Summertime brings visions of fishing, swimming, golf, picnics and getting away with families and friends. But summer can also bring down upon us the nightmare of power outages, brownouts and other disasters that result from a power grid under severe strain. Your business or facility must have a functioning disaster recovery and contingency power plan in place before disaster strikes.
Key people take vacations. Disasters don’t.
If yours is a well thought out emergency response plan, it puts the right people in charge of its execution. But, those people take vacations. Disasters don’t. And your contingency plan does not get to take a week or two away, either.
Now is the time to take steps to make sure your power plan covers when key people are on vacation. If a key person is away, implement a “next man up” strategy that names a substitute player.
Say for example, I’m William. As a member of your Emergency Response Team I head up the supply squad. In the event of a serious breach to your facility, I know where we can put our hands on flashlights, a battery operated radio, batteries, candles, matches, a first aid kit, blankets, and emergency supplies of food and water. But, when that July 9th brownout blows out power, I’m on the Jungle Cruise with my family in Disneyland. Make sure my substitute is on station, informed, and prepared.
And what about Grace? Because she is the supervisor who managed the installation of your new generator, you put her on the Damage Assessment and Recovery Team. She oversees generator maintenance, knows the people at the generator service company and knows who to call to get an emergency rental in case power will be out for an extended period. Grace is just the kind of person you expect has already worked out a plan with the generator service supplier to address a power failure. But wait. Grace is just now on her longboard, rising up to the backdoor of a peaking wave out at Ocean Beach. She’s amped, but she can’t help restore power to your plant. Make sure the “next man up” knows what to do.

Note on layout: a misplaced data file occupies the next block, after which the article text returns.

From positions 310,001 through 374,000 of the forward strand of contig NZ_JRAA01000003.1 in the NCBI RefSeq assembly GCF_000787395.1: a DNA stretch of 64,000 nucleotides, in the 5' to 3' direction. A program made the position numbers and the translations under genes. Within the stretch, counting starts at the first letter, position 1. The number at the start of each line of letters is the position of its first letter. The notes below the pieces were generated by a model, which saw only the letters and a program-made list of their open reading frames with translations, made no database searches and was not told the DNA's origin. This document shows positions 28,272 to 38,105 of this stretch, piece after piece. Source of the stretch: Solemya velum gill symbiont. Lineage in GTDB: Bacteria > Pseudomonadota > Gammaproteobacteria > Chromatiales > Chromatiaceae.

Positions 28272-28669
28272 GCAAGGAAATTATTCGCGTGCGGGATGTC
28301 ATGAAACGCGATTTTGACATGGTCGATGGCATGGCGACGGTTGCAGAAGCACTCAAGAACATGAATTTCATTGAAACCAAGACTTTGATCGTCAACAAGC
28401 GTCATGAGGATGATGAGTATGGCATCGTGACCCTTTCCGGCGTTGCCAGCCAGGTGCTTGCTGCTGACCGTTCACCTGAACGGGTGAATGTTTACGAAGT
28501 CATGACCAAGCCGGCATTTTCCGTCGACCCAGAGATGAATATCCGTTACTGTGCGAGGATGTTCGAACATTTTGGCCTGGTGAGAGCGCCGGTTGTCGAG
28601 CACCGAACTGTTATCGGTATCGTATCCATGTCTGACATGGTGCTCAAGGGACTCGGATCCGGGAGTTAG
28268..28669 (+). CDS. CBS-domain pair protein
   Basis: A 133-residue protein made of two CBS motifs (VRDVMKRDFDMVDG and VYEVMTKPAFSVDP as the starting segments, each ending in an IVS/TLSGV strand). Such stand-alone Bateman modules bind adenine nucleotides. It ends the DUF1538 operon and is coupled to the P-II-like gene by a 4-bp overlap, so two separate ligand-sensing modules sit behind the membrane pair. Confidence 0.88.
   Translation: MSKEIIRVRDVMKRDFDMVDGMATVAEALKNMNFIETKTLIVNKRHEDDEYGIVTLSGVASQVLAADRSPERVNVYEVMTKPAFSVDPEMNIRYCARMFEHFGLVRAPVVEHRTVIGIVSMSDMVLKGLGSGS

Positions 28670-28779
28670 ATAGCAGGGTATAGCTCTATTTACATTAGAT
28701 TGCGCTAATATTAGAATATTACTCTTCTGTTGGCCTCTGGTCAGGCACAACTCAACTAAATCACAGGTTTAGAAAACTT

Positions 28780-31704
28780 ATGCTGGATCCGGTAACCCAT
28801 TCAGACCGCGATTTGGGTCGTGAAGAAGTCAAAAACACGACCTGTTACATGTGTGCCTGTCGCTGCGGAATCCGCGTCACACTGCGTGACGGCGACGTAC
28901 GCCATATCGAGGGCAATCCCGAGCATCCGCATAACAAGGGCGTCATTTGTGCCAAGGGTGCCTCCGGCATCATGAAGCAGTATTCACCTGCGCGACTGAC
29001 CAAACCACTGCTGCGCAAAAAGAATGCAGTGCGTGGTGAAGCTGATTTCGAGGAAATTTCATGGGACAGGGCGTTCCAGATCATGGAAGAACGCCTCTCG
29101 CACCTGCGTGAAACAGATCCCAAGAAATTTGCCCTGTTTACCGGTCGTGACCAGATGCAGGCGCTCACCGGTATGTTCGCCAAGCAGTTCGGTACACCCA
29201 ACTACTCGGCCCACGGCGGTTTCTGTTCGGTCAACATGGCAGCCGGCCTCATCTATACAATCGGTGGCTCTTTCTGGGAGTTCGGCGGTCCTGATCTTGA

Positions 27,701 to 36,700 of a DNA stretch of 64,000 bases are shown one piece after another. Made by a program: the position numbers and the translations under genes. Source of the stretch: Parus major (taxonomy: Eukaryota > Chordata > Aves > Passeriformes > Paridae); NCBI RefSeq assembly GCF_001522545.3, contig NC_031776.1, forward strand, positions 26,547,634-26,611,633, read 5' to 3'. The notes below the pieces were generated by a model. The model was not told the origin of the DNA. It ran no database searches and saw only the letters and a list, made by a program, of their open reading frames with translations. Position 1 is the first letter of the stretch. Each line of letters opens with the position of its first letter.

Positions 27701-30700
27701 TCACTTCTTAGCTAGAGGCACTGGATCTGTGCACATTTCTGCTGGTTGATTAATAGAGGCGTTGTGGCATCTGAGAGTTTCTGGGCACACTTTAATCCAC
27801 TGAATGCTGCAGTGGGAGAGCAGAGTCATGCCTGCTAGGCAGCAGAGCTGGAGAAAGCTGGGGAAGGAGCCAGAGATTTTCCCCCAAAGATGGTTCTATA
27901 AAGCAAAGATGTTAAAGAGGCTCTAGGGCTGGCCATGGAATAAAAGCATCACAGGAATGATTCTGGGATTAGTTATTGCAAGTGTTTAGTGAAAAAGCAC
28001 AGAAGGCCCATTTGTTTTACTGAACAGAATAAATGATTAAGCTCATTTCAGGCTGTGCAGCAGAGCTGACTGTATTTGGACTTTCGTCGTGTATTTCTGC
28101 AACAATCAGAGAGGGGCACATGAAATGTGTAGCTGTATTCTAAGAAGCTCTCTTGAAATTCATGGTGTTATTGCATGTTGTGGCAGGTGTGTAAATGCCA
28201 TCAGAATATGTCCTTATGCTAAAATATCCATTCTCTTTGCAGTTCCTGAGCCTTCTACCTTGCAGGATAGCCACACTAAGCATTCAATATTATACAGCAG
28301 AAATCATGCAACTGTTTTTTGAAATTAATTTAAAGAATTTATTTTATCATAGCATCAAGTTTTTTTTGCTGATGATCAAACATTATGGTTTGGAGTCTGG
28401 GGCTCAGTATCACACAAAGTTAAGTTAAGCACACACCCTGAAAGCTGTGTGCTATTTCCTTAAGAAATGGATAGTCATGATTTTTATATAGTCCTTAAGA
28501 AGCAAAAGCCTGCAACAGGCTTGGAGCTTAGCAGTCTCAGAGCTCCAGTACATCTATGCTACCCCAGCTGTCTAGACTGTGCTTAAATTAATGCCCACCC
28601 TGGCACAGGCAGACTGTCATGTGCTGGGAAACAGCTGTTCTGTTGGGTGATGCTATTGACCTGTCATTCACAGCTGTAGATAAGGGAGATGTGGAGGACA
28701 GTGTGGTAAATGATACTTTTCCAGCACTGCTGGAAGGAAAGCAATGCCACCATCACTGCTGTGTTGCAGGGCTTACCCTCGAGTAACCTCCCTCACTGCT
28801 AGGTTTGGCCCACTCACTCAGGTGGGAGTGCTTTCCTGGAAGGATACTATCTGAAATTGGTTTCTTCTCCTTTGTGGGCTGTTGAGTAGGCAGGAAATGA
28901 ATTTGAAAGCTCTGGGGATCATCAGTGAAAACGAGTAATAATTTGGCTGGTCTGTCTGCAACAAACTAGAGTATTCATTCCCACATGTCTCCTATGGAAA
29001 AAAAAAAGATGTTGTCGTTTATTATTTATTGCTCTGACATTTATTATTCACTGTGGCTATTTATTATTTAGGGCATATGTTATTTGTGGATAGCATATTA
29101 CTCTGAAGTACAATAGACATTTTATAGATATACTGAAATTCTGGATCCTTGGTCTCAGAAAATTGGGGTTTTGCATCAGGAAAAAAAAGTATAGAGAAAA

Thinking about disasters – they do happen. And contrary to popular belief, they don’t happen only to others. This may be the time to review your entire disaster recovery and contingency plan. Ask yourself, does the plan measure up to the range of threats from fires, storms, civil disturbance, and more. Does it even address the kind of cyber-attack that recently threatened nations around the world?
We can help you. At CD & Power we have prepared an all-encompassing guide to building a recovery strategy. Check out the short video and the PDF below for more information.
If you already have a plan in place and have assigned teams to address each situation, good work. You have put your first team in charge. Make sure you have a “next man up,” backup plan.